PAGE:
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The “WAR” Nickel

jeffersonpicThomas Jefferson has been on the nickel since 1938, replacing the Buffalo design.  We call it a nickel, although it is technically a 5 cent piece. But over the years the vernacular has taken over and it is safe to say that if you called the coin a ”5 cent piece” instead of a “nickel” you will get a few odd looks.

1938nickelThe term nickel was given to the coin based on the metal composition of the coin. This, however, may also be a misnomer…as the coin is only 25% nickel and 75% Copper.  That is the same composition since 1866, the inception of the nickel ”nickel”, the Shield nickel.

In 1942 the USA needed all the copper and nickel it could get as it ramped up for the war efforts. On October 8, 1942 the first ”war” nickels were produced. The new composition was 56% copper, 35% silver and 9% manganese.  The new composition was used all the way through the 1945 calendar year. This means that both types of nickels were made in 1942.

warnickelAlong with the change in composition the decision was made to move the mint mark to above Monticello on the reverse of the coin. This is one easy way to distinguish the coin from its predecessor.  This was the first coin to have a ”P” mint mark on the coin. Up until that time coins from Philadelphia had no mint mark. The new coins also have a different look to them, both in circulated and uncirculated conditions. The coins are brighter in new condition and are darker in used condition than their nickel counterparts.

The new war nickels were struck at all three mints (Denver, San Francisco, Philadelphia) over the span of 4 years for a total of 11 different issues. The combined mintages for all coins approaches a billion pieces. Today the circulated pieces still trade based on their silver content of 5.6% of an ounce per coin. With the current silver spot price at $19.40 that means each coin has just over $1 in silver in it.

In uncirculated grades the coins can be purchased for $10 each, on average. Gem examples can be more costly. The war nickels make a great collection because they are inexpensive and their are only 11 to complete the set. When you don’t have to worry about your wallet it makes the thrill of the hunt all the more enjoyable.

Varieties

Their are many collectible varieties for the war nickels. The most popular, as listed in the Red book, are the 1943 (P) 3 over 2 variety, the 1943 P Double Eye and the 1945 P Double Die Reverse.

This variety is hard to identify, as it has a small tail from the bottom of the 3 that heads to the middle of the three. If you look at enough worn out 1943 P nickels you’ll swear they all are this variety! If you can find this variety it is likely to fetch you $25 to $250.

1943:2

1943 P Double Eye. This one is hard to see….it will come to you….just think about it…. but has a nice return as they trade at $20-$200. The fun part about this variety is you still have a chance to find it, as most dealers won’t have the time or want to go through war nickels for varieties.doubleeye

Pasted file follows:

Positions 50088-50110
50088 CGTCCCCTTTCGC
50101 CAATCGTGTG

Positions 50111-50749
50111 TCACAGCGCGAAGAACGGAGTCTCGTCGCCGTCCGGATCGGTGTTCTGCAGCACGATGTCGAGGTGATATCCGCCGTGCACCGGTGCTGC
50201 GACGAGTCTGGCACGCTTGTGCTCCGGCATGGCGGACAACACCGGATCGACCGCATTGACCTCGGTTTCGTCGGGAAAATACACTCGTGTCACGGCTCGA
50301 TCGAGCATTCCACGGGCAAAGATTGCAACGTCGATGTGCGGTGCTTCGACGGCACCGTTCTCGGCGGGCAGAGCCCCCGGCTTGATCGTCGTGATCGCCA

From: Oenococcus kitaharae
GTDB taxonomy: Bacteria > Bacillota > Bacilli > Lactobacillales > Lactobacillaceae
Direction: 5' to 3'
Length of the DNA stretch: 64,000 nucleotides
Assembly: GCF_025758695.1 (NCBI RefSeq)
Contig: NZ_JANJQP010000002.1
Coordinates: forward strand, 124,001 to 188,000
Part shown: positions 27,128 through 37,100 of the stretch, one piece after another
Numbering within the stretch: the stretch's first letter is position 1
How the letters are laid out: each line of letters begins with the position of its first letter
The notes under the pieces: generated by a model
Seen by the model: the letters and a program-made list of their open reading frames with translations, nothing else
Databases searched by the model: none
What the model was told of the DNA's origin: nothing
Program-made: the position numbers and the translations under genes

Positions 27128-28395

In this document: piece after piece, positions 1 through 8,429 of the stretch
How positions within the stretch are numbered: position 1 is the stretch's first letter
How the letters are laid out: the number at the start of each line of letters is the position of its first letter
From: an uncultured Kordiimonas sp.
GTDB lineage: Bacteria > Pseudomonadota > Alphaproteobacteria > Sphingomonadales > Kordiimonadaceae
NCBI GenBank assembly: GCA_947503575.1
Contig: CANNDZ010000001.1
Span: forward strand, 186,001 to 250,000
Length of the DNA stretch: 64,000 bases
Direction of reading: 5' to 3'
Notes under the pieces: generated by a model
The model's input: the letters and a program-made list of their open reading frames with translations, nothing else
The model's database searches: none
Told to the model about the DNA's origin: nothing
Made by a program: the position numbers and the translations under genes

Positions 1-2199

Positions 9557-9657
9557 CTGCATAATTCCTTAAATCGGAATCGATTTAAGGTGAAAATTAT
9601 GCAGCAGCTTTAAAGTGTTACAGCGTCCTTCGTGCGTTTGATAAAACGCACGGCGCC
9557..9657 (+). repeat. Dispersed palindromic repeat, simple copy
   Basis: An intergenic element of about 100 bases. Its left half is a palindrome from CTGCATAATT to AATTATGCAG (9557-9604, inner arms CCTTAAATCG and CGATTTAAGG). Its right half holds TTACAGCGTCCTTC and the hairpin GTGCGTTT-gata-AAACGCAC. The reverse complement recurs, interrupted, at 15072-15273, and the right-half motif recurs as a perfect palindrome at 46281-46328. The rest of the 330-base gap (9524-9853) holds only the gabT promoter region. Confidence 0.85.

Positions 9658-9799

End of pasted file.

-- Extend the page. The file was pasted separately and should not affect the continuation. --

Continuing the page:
1945 Double Die Reverse. This is one of my favorites because it is a visible doubling that is not that expensive. You can see the doubling with the naked eye or a 5x loupe. The doubling is most noticeable in the “O” in Monticello and the “S” in cents.  They range in price from $10 to $100.doublemonticello

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Coins 101 Indian Head Cent 1859-1909

After the Flying Eagle cent James Longacre was called on again, and this time created the Indian Cent. It was first issued in 1859, with a laurel wreath on the reverse. This design was only for one year. Starting in 1860 the coin had a new reverse with a shield added at the top of the wreath (and a new wreath style too).

The first 5 1/2  years the coin was produced of 88% copper, 12% nickel and were thick, like the Flying Eagle Cent. Before the first nickel 5 cent piece came out in 1866 this coins were often called ”nickels” or ”nicks”. Midway through 1864 the coins were made thin, like today’s cent, and the purity was changed to 95% copper and 5% alloy.

The design and composition stayed the same from 1865-1909. There was the addition of the mint mark in 1908 as the San Francisco mint struck it’s first cents. The mint mark is at 6 O’clock on the reverse of the coin.

Indian Cents from the mid 1880s and newer are very affordable, mostly costing a dollar or two in average condition. There are several more rare dates including the 1877 and the 1909-S. These rare dates are several hundreds of dollars in low grade.

The Indian cent has it’s name from the depiction of Liberty wearing a Native American Headdress. The design has stood up to the test of time.

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Coins 101 The Flying Eagle Cent

The Flying Eagle cent was a transitional coin. It was the stepping stone from the large cent to the Indian head cent. It was only produced for circulation for two years, 1857 and 1858. It is the same diameter as our current cent, but is about twice the thickness. It was a big step down in size. The previous cent (“large cent”) was 27.5 mm in size and the Flying Eagle cent is 19mm.

James Longacre designed the coin, as well as the Indian Cent. The name of the coin comes from the design. It has an eagle in flight on the front with the legend “United States of America”. The back of the coin has a wreath and says “ONE CENT” in the middle. Well worn examples of the Flying Eagle Cent start at about $20. Middle grades range from $75 to $100. An uncirculated example exceeds the $400 price barrier.

 

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